I've always started my pieces with the bellows completely closed to give me the maximum amount of air on the pull for the first phrase or bars.
I was reading Wim Wakker's tutor book for the Jackie last night and he suggests keeping an inverted V shape by having the front of the bellows closed and fanning out from the back.
Up to now I've just been pulling out and pushing in without too much "curve" but I have to admit Wim's method does seem to give me more control.
I'd like to have other people's opinion on this - both on the starting position and the general shape of the bellows when playing.
I like to start with my bellows approximately half (between 1/3 and 2/3) open. This allows me to start either pulling or pushing. Which direction I start in seems to depend on how I feel at the moment; it isn't even always the same for any particular tune.
Note: I rarely compress or extend my bellows to anything near its full extent. Changing bellows direction is one of many techniques to control phrasing, and it's important to keep enough "slack" to avoid being forced to change direction at an awkward moment.
I try to keep my bellows more or less "straight", i.e., with the ends parallel. I find that this gives me the greatest overall control.
With my Wheatstone treble I just tried what you quote Wim's tutor as saying, and it confirms what I already knew... that such fanning reduces both the length and volume of bellows I have to work with, and thus it reduces my options for control. (It's been some years since I played a Jackie, but I don't recall a difference in that respect.)
On the other hand, Danny Chapman (ratface here on concertina.net; ProfRat on YouTube) plays superbly, and he uses fanning as a means of opening and closing the bellows, using a strap to keep the bottom of the bellows closed as the pivot of the fan.
Another major difference between Danny and myself is that he always plays seated, with the concertina supported by a leg, while I mostly play with the concertina suspended, even when I'm seated (and even when it's my bass English).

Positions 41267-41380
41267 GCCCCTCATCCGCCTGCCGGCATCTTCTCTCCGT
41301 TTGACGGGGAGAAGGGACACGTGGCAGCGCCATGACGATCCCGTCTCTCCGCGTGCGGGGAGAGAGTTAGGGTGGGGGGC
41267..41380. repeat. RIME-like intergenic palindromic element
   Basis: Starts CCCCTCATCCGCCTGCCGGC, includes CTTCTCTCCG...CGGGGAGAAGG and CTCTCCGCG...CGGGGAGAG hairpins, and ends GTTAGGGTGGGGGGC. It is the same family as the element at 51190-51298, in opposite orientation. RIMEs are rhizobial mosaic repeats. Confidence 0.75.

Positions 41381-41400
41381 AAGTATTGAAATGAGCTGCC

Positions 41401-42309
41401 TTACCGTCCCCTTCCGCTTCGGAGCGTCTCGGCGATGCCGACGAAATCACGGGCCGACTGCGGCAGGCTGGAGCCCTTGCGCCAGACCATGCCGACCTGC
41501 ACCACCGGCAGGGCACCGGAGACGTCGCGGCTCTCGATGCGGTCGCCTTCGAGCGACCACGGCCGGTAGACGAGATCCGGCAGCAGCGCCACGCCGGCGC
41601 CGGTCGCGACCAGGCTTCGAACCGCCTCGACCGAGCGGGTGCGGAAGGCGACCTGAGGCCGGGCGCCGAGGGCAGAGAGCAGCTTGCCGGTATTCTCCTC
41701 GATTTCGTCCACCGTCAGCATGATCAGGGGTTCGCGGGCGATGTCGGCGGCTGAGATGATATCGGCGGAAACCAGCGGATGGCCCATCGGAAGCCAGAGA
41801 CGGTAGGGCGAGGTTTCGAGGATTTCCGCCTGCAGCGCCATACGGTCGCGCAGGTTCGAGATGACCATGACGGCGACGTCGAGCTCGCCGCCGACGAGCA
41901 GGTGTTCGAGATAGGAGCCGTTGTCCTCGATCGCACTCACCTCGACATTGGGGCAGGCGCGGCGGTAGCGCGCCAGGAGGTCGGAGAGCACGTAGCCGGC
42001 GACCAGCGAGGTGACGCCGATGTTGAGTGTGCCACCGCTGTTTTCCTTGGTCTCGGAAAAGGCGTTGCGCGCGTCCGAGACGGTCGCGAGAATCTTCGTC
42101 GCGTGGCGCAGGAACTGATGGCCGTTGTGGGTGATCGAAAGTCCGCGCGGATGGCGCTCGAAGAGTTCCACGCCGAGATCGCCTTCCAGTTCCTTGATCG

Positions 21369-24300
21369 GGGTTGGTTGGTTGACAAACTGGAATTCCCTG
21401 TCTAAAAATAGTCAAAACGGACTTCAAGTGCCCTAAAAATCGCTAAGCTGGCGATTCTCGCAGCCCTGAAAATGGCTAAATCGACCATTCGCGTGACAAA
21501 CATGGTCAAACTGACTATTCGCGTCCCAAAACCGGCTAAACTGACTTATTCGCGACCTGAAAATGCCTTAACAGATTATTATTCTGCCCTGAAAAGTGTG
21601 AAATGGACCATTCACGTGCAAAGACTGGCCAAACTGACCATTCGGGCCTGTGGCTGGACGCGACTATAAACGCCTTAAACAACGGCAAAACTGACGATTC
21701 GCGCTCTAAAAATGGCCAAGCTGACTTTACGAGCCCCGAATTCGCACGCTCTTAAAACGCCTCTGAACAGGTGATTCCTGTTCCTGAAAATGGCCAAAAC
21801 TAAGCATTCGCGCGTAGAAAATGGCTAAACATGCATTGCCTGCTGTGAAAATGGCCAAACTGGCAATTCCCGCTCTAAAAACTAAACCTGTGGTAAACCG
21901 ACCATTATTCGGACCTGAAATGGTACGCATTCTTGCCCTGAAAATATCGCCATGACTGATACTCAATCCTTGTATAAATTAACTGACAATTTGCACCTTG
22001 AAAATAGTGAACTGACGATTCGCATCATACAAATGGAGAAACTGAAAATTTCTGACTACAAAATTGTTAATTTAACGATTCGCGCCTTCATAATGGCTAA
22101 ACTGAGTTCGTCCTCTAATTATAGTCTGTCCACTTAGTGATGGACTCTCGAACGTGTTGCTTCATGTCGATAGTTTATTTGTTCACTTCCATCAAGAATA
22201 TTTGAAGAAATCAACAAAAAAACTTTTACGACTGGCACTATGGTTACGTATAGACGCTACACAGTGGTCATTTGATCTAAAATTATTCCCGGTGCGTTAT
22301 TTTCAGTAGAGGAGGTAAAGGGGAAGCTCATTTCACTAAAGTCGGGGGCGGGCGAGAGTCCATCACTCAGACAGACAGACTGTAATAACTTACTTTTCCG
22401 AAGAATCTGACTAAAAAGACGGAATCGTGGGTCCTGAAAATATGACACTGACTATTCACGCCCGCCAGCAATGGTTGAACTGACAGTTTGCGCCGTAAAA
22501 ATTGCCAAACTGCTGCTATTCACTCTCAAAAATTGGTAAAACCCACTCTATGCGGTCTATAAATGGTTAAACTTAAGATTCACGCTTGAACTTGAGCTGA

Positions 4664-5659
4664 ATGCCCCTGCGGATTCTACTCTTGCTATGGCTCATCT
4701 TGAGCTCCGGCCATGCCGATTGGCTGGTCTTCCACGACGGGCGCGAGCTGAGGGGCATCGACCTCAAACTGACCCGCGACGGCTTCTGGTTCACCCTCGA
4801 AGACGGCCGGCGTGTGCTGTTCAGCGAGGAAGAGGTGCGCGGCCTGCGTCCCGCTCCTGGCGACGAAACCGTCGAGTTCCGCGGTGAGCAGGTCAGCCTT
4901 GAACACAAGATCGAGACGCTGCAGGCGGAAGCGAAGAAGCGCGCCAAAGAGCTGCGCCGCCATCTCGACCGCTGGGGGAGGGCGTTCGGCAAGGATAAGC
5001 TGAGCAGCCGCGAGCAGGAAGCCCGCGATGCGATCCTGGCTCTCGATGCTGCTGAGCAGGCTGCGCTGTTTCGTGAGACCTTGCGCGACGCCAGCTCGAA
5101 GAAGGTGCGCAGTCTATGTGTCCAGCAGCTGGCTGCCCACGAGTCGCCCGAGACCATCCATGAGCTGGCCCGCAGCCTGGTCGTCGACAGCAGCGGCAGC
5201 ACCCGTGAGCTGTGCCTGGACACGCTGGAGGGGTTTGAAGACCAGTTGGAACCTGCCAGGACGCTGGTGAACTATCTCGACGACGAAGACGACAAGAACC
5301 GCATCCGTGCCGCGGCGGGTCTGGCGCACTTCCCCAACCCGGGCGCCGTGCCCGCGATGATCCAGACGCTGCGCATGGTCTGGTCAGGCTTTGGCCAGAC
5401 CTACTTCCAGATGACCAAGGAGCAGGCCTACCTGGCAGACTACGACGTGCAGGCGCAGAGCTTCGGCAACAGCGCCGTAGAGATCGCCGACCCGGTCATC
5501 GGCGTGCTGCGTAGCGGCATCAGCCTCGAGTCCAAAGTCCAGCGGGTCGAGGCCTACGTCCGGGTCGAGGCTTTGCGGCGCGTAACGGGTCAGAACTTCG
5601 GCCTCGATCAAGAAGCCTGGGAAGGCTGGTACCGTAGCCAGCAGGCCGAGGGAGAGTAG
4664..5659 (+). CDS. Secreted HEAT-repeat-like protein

- Everything you do interacts with everything else. E.g., how far should your thumbs extend into the loops? People differ. What should you do with your little fingers? People differ. If you play while standing, how high and at what angle should you hold the concertina? People differ. Above we started of with differences of opinion regarding fanning the bellows. Different individuals' hands and bodies have different sizes, shapes, and strengths, and this can affect what combinations of techniques work best for each. The most important thing, in my opinion, is that you experiment with various combinations of techniques to find what works for you. And every few months, repeat the experimentation, as your abilities may change with practice.
- I believe another important principle is that one should be flexible, not rigid. Note my use of the words "approximately" and "more or less" above. Variations -- from tiny to large -- in angle, position, tension, etc. work to reduce overall stress and increase stamina by allowing one group of muscles to relax while others take up the burden. Even if that's only for a fraction of a second, it helps, and many individual fractions of a second can have a cumulative effect. I'm constantly making such adjustments (mostly unconsciously, these days), and as a result I can play for long periods without fatigue or pain, even while standing and holding up a bass concertina.